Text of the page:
2024 threatens to break Paris 1.5°C Agreement target

Next year may see global temperatures break through the limit agreed by the world to fight climate change and has been described as a milestone for climate history.

New figures from the  Met Office on the outlook for global temperature suggest 2024 will be a further record-breaking year, expected to exceed 2023, which is itself is almost certain to be the warmest year on record.

The anticipated two-stage spike in global temperature has received a temporary and partial boost by the current El Niño event warming the tropical Pacific. But, according to the Met Office’s Prof Adam Scaife: “The main driver for record-breaking temperatures is the ongoing human-induced warming since the start of the Industrial Revolution.”

Scaife continued: “With a month to go, 2023 is almost certain to be the warmest year on record, exceeding the current record set in 2016 which was also boosted by an El Niño event.”

Global average temperatures are measured as the difference between 1850-1900: a proxy for the Industrial Revolution. The global average temperature for 2023 is expected to be below 1.5 °C, but next year’s forecast suggests for the first time that values of 1.5 °C or above cannot be ruled out.

The average global temperature for 2024 is forecast to be between 1.34 °C and 1.58 °C (with a central estimate of 1.46 °C) above the average for the pre-industrial period (1850-1900): the 11th year in succession that temperatures will have reached at least 1.0 °C above pre-industrial levels.

The Met Office’s Dr Nick Dunstone, who led the forecast, said: “The forecast is in-line with the ongoing global warming trend of 0.2 °C per decade, and is boosted by a significant El Niño event. Hence, we expect two new global temperature record-breaking years in succession, and, for the first time, we are forecasting a reasonable chance of a year temporarily exceeding 1.5 °C.”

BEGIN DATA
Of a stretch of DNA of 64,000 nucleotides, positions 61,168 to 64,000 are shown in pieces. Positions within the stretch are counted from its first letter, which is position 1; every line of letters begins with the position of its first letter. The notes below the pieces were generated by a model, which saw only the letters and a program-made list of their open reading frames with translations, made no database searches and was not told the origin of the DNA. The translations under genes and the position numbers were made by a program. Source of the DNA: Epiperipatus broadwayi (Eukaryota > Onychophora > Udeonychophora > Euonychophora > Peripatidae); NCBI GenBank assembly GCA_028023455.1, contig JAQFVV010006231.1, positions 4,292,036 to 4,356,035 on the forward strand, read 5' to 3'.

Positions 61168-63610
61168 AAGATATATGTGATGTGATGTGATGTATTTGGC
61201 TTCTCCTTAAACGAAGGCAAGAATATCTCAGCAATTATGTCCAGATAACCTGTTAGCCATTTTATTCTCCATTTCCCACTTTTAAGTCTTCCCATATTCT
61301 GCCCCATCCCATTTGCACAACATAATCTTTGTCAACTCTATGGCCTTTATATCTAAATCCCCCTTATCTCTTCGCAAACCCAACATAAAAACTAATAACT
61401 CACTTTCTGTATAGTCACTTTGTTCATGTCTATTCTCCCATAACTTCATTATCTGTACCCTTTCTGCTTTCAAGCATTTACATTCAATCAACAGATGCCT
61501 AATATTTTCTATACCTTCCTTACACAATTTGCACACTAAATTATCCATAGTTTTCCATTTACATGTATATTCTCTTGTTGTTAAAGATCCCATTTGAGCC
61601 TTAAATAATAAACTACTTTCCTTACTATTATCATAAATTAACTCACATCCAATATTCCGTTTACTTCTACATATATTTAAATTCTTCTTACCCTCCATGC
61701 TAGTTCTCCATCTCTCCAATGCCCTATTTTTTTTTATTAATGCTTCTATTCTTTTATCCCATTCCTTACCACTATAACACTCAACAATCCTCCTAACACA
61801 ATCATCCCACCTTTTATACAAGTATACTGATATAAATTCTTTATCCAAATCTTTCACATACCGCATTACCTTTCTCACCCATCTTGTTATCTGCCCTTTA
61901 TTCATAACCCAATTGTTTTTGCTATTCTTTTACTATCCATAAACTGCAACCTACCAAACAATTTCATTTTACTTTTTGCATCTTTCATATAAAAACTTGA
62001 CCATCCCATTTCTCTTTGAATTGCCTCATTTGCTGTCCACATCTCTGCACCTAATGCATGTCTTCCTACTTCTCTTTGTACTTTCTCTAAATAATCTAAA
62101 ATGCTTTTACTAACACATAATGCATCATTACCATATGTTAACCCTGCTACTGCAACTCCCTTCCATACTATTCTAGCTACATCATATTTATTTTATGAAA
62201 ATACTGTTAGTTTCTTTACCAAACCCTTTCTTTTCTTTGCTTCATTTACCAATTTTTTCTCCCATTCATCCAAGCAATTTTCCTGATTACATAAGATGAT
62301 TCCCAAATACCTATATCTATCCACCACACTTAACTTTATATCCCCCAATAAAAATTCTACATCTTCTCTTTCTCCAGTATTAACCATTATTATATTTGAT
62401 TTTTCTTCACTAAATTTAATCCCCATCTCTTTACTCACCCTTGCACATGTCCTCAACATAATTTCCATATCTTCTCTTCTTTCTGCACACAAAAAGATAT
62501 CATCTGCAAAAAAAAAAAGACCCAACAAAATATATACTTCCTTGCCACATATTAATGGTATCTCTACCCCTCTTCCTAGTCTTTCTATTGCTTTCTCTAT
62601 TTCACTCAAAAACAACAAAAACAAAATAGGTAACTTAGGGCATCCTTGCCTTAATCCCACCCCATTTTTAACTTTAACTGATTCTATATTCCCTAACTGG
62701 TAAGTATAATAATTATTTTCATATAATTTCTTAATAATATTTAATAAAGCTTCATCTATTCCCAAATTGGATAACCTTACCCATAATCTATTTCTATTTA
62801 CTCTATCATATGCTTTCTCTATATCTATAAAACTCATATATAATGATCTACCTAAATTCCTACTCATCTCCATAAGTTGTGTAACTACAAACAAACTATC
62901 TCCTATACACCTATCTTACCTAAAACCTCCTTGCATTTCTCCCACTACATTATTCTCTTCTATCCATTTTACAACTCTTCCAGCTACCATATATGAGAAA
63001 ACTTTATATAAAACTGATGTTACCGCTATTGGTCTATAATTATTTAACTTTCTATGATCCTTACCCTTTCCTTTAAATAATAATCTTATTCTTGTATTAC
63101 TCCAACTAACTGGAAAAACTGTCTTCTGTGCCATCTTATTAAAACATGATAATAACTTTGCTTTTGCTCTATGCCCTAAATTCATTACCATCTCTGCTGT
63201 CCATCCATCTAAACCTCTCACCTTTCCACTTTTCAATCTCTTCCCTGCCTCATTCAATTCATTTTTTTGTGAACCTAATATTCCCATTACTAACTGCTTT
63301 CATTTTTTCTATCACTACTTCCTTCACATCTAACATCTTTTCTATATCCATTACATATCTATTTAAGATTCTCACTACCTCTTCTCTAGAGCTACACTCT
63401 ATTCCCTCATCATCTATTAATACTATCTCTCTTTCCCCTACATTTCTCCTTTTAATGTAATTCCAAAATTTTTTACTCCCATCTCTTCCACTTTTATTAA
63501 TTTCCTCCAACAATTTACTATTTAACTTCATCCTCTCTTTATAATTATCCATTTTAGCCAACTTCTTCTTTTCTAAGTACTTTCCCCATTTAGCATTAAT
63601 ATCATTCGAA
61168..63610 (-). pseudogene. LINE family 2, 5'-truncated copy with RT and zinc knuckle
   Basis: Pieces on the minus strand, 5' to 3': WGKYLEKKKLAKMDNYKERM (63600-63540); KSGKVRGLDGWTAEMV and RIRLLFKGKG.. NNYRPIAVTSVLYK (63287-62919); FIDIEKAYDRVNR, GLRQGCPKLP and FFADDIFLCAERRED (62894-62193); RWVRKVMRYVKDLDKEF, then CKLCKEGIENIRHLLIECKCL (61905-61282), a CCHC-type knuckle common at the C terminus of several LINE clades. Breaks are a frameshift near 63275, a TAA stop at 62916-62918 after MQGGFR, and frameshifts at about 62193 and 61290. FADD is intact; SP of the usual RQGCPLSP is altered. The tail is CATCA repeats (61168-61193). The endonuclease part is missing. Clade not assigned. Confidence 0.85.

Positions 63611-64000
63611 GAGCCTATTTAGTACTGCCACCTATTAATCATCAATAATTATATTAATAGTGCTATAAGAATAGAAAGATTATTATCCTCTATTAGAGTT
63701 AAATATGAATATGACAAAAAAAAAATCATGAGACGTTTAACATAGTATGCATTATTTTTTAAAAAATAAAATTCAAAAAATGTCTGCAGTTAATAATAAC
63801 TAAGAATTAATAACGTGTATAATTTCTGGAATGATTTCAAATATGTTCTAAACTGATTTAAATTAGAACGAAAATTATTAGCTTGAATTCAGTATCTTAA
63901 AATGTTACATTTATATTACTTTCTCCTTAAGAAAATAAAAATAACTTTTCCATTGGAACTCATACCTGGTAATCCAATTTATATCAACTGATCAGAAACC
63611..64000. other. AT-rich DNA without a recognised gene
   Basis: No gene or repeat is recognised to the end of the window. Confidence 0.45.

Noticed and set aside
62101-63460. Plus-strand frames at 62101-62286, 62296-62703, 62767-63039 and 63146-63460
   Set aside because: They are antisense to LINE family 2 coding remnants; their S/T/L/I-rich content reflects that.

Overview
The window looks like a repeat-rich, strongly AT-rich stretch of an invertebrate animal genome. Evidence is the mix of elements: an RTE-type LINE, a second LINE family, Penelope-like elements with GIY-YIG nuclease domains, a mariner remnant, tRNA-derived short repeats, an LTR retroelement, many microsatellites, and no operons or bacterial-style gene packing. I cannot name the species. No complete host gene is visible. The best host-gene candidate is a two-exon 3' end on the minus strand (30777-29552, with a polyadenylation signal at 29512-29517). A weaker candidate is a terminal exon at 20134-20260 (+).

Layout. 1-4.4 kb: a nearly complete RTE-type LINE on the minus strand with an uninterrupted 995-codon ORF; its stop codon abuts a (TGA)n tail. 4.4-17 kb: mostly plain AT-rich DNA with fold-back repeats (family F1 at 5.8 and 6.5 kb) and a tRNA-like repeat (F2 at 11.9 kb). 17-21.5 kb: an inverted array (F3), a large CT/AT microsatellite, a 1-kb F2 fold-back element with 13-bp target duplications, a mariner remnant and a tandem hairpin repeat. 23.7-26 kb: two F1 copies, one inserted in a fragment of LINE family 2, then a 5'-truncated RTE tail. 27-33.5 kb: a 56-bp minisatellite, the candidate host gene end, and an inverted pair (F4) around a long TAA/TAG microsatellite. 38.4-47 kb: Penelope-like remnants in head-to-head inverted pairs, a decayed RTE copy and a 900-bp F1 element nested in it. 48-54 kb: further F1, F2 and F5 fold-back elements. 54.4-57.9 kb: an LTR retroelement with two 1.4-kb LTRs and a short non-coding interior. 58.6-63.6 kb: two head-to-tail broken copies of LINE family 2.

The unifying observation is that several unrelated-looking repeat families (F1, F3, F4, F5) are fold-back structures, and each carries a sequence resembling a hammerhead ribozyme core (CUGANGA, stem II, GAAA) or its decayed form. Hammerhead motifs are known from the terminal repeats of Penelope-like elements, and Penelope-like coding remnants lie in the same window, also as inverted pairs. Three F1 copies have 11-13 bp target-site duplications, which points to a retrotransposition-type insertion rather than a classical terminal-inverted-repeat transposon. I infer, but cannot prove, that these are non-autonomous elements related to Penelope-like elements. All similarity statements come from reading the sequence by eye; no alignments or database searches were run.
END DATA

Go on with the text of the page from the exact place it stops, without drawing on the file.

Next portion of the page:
Dunstone concluded: “It’s important to recognise that a temporary exceedance of 1.5 °C won’t mean a breach of the Paris Agreement. But the first year above 1.5 °C would certainly be a milestone in climate history.”

The Paris Agreement is widely accepted to refer to a long-term average of 1.5 °C, rather than an individual year. A Met Office-led paper suggested a means of immediate recognition when the Paris Agreement guard rail has been reached.

The team said this year has seen many record-breaking months for global temperature. The latest 2023 observed WMO estimate (covering January-October) is +1.40 °C and is exceeding the Met Office’s forecast issued at the end of 2022 (1.08 °C to 1.32 °C with a central estimate of 1.20 °C).

Commenting on the forecasts Scaife concluded: “In addition to the El Niño event, we have anomalous high temperatures in the North Atlantic and Southern Ocean and together with climate change, these factors account for the new global temperature extremes.”

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